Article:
Speaking to how ROTC affects his life as a student, Sereeter said, it has helped him, “not only being more disciplined, but also becoming a more effective communicator. Taking initiative or volunteering more often, for example.” This propensity towards serving others influenced Sereeter to become a community advisor, acting as a resource to other students in the residence halls.

Finding a passion

Sonor Sereter '19, left, and Kaleigh Ferguson ‘19 in dress uniform at an ROTC event

Sereeter with Kaleigh Ferguson ‘19 at an ROTC event

Initially, Ferguson decided to join ROTC as a way to pay for college after she completed her sophomore year at Brandeis. The summer before her junior year, Ferguson called Harris at BU to learn more about the program and sign up. After a week spent sorting logistics and paperwork, she boarded a plane headed to ROTC’s Basic Camp at Fort Knox, Kentucky from her home in Arizona.

“Somebody you don’t even know gets you a government-paid plane ticket, you go to Fort Knox from Arizona, and that’s your first experience with the Army. I admire [Ferguson] for what she’s done,” Harris said.

Ferguson is double-majoring in Linguistics and Education Studies. While financial concerns may have first prompted her to explore ROTC, she realized after Basic Camp that she had found a passion. “You have to care deeply about something,” she said. “And I do. Participating in ROTC aligns with what I believe in for this country–supporting and defending our rights that we take for granted.” She added that as a cadet, she has had to learn to consciously balance academics with ROTC activities.

Upon graduating from Basic Camp and returning to Brandeis, Ferguson connected with Sereeter, shipped her car from Arizona to Massachusetts, and began training with the CRB (thanks to her Sereeter now has a lift to get to training). In May, Sereeter will commission as a US Army ordnance officer, active service, while Ferguson will join the Massachusetts National Guard as a military intelligence officer.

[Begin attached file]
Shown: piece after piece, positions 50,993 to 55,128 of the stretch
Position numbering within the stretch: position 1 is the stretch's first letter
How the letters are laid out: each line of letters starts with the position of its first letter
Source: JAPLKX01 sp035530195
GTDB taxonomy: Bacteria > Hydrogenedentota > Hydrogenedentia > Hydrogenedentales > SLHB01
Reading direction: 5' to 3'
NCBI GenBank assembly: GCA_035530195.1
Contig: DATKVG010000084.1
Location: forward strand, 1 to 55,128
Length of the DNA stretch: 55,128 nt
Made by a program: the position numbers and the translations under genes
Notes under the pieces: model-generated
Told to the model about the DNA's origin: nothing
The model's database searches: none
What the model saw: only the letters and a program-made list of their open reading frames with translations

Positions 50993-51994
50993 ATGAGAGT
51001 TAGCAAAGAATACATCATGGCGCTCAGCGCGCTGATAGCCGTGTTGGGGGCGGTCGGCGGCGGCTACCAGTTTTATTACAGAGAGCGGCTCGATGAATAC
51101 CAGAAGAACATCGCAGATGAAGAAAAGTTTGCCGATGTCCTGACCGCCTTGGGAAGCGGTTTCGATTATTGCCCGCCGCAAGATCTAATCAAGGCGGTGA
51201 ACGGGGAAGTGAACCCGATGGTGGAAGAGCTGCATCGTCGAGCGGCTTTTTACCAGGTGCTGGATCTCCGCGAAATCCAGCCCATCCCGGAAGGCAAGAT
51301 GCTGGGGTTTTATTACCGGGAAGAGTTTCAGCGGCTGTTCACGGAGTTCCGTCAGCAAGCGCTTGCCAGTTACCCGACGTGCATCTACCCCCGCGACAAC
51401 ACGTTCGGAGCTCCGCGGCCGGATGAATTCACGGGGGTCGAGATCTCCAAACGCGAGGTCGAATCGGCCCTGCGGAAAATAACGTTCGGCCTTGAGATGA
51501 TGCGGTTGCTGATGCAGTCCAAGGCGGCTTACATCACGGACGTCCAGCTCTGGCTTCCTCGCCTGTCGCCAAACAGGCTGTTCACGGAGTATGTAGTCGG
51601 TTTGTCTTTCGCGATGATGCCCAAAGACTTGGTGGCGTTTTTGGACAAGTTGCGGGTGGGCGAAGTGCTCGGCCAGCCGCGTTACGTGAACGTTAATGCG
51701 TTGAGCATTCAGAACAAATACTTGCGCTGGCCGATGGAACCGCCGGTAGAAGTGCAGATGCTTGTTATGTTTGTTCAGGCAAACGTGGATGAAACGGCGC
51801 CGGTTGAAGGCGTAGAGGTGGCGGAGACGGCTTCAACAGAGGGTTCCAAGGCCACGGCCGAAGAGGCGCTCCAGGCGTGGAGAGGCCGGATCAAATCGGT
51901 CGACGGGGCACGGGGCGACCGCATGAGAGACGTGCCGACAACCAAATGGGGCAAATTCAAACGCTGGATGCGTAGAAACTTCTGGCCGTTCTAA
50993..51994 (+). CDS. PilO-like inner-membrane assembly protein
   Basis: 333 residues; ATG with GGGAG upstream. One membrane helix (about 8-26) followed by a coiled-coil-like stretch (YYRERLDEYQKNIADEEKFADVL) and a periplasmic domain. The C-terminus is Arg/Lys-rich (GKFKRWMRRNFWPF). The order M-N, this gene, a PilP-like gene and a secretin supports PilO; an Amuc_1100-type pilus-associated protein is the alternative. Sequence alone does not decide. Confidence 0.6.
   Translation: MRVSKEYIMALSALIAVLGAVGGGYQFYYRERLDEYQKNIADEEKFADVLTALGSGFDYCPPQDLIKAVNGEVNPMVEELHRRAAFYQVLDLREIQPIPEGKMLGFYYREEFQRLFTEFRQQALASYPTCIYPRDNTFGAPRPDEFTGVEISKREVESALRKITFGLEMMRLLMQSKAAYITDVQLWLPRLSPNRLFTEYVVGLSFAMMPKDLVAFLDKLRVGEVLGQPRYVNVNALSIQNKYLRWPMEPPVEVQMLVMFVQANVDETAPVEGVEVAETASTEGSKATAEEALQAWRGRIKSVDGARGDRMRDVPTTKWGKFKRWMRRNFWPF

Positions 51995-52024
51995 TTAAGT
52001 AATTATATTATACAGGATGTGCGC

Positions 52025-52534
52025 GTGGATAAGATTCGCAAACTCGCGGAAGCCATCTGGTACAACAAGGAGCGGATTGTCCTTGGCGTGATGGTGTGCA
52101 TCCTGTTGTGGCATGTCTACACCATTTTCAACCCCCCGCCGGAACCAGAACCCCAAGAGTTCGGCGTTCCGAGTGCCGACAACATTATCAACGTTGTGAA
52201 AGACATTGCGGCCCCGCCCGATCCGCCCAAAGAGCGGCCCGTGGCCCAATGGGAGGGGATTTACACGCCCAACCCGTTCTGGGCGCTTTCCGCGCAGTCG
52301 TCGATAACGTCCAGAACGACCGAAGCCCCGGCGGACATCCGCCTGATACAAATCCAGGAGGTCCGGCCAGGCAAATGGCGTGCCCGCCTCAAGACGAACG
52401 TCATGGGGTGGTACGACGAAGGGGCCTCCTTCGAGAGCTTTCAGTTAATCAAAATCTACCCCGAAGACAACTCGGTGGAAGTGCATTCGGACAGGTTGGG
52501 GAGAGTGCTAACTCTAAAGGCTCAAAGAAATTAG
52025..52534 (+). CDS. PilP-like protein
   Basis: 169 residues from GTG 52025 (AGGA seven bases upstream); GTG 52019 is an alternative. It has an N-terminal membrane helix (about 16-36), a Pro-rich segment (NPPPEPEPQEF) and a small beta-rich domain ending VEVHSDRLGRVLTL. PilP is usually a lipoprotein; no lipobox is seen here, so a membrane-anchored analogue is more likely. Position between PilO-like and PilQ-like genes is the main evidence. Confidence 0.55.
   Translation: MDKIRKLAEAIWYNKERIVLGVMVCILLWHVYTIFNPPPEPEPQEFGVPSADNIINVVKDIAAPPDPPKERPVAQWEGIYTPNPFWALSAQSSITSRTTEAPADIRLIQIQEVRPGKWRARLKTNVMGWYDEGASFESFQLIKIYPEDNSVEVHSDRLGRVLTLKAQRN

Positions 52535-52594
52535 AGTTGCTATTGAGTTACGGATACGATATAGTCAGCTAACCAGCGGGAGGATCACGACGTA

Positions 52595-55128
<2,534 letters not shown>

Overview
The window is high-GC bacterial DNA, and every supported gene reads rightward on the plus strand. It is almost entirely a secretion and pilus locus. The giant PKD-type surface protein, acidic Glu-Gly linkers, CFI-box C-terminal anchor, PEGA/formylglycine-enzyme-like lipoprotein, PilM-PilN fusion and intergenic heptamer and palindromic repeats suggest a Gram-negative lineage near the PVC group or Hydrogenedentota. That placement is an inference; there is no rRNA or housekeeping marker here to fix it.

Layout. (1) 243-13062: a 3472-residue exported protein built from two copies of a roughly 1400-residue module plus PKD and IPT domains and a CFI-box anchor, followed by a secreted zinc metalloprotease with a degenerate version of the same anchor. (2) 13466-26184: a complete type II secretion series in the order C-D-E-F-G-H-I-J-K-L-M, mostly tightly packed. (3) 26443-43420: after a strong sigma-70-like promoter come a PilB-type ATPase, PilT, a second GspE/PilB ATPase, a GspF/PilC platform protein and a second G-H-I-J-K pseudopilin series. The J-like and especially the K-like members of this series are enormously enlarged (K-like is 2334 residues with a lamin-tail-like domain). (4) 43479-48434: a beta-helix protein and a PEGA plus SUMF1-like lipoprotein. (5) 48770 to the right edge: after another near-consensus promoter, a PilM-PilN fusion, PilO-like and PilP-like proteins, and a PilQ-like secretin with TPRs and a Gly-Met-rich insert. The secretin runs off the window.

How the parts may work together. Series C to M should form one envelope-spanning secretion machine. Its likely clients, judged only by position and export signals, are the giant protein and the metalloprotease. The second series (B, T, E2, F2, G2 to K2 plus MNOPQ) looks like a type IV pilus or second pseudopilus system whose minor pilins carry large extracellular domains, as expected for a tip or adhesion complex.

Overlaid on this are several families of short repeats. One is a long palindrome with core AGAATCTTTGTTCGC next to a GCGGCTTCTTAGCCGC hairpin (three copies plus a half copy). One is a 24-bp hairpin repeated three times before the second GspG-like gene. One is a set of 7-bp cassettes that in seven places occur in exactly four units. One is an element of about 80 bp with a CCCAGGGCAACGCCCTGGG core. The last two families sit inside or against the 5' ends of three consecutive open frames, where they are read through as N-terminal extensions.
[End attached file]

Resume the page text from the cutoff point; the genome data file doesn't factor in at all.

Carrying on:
Growing up in the military

Headshot of Curt Lieber ‘18, a 1st Lieutenant in the U.S. Army Reserves

Curt Lieber '18

Curt Lieber, began his mission to serve as a U.S. Army civil affairs officer earlier in his academic career. Growing up with a mother who served in the Navy and a career Marine father, Lieber was a typical military brat, constantly on the move. Eventually, his family moved to the U.S. for good, settling in Massachusetts. Living near the Otis Air National Guard Base, Lieber grew up around men and women in uniform. “Everywhere I looked, I knew [the military] was probably something I should do,” he said.

After graduating high school, Lieber enlisted in the National Guard and applied to New Mexico Military Institute (NMMI), one of four U.S. military junior colleges. There, he earned his associate’s degree and in December 2016, commissioned into the U.S. Army Reserves as a 2nd Lieutenant.

Before leaving NMMI, Lieber received a full scholarship to enable him to complete his bachelor’s degree while fulfilling his military requirements.

Thanks to strong programs in Islamic and Middle Eastern Studies and the availability of the ROTC program, Brandeis was a perfect fit for him.

Lieber said that transitioning from a military junior college to a liberal arts college was challenging, but he believes that a liberal arts education such as Brandeis offers is important for those looking to join the military. Liberal arts schools, expose their students to a different “mentality and way of thinking – especially critical thinking,” he said.

Lieber will continue with the 84th Training Command in Rhode Island until he is commissioned; he has set aside the next year for training.